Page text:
We believe the Doctor of Nursing Practice (DNP) degree program prepares graduates who aspire to earn the highest level of study for nurses in clinical practice. The graduate acquires proficiency in the creation of new knowledge, translating evidence-based research into practice and scholarship to advance patient safety and outcomes in a variety of healthcare delivery settings. In response to the complex healthcare needs of society, the program is designed to prepare the graduate to influence healthcare policy providing systematic leadership at the highest level of scientific knowledge and practice expertise.
Statement of Cultural Humility
Cultural humility is a continual process of self-reflection, self-awareness and self-critique by healthcare providers in order to develop and maintain mutually respectful and useful partnerships with individuals, families and communities (Tervalon & Murray-Garcia, 1998). Rather than focusing on the mastery of many cultures as in cultural competence, cultural humility suggests that understanding other cultures requires a lifelong commitment to a learning process. This encourages an intentional examination of how the healthcare professional’s beliefs, values and assumptions influence the delivery of healthcare and the development of relationships with patients, families and communities (Kools, Chimwaza & Macha, 2014). "Attaining cultural humility becomes not a goal but an active process, an ongoing way of being in the world and being in relationships with others and self," (Miller, 2009, p. 92).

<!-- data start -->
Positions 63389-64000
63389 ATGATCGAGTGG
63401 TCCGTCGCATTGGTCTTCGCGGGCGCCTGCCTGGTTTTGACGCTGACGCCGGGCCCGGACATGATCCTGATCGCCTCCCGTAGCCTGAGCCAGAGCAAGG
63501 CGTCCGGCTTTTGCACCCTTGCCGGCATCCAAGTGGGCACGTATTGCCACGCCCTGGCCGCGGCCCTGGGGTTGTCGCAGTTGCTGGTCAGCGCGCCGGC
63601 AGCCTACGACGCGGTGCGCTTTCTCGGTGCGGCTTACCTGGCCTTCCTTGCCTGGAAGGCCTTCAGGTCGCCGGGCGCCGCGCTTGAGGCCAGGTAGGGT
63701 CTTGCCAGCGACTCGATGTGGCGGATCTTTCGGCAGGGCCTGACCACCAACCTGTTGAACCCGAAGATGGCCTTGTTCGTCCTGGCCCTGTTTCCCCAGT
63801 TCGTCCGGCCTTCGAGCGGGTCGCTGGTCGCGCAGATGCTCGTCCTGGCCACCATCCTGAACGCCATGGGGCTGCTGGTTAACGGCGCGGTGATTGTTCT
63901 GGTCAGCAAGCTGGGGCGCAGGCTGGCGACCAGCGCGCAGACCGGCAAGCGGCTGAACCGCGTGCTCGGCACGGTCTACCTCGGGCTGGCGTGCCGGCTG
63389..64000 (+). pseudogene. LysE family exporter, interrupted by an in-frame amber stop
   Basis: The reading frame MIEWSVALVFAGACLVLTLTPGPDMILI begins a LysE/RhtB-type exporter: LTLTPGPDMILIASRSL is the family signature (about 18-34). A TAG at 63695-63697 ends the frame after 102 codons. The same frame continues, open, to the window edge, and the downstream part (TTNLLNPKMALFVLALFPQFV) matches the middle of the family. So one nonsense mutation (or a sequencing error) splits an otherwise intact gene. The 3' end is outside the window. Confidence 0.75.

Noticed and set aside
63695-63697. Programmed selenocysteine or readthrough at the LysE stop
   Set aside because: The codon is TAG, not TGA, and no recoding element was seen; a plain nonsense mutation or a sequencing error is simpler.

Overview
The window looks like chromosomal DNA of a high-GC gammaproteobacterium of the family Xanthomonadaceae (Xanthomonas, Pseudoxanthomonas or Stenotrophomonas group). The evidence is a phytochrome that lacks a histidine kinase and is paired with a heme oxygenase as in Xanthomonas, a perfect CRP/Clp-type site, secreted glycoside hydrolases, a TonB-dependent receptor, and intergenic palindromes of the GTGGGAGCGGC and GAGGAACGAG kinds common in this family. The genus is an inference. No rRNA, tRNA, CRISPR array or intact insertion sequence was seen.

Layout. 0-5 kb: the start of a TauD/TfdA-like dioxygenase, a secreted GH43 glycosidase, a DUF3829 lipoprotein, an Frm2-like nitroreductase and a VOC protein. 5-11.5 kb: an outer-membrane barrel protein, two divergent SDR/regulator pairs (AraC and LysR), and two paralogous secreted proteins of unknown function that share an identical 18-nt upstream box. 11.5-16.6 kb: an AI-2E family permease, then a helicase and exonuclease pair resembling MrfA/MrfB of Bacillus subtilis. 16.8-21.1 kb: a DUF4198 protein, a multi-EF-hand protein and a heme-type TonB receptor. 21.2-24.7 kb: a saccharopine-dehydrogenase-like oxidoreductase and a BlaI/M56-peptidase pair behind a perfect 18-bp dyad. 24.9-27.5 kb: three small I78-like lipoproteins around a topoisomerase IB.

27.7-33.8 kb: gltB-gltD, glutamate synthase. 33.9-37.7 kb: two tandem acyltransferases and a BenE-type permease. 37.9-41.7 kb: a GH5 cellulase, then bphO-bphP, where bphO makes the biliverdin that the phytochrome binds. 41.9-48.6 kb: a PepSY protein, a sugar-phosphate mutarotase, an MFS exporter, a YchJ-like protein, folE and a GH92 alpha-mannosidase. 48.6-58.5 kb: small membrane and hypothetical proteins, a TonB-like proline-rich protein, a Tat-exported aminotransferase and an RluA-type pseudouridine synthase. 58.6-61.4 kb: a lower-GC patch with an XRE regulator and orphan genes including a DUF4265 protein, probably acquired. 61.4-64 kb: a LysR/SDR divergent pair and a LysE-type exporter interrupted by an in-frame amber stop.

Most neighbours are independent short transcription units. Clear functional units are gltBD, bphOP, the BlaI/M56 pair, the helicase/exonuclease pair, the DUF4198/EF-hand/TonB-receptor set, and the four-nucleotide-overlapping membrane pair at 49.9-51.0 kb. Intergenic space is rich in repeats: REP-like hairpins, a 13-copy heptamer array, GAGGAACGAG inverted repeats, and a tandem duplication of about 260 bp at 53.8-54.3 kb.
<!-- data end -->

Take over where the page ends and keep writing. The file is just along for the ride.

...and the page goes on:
Barnsteiner, J., Disch, J., & Walton, M.K. (2014). Person and family centered care. Indianapolis, IN: Sigma Theta Tau International.
Crigger, N., & Godfrey, N. (2014). From the inside out: A new approach to teaching professional identify formation and professional ethics. Journal of Professional Nursing, 30(5), 376–382.
Cronenwett, L., Sherwood, G., Barnsteiner, J., Disch, J., Johnson, J., Mitchell, P., Warren, J. (2007). Quality and safety education for nurses. Nursing Outlook, 55(3), 122–131.
Institute of Medicine (IOM). (2001). Crossing the quality chasm: A new health system for the 21st century. Washington, DC: National Academy Press.
Kools, S., Chimwaza, A., & Macha, S. (2014). Cultural humility and working with marginalized populations in developing countries. Global Health Promotion, 22(1), 52–59.
Lefton, C. (2012). Strengthening the workforce through meaningful recognition. Nursing Economics, 33(6), 331-355.
Miller, S. (2009). Cultural humility is the first step to becoming global care providers. Journal of Obstetric, Gynecologic, and Neonatal Nursing, 38(1), 92–93.
National League for Nursing. (2010). Outcomes and competencies for graduates of practical/vocational, diploma, associate degree, baccalaureate, master’s, practice doctorate, and research doctorate programs in nursing. New York: Author.
Tervalon, M., & Murray-Garcia, J. (1998). Cultural humility versus cultural competence: A critical distinction in defining physician training outcomes in multicultural education. Journal of Health Care for the Poor and Underserved, 9(1), 117–125.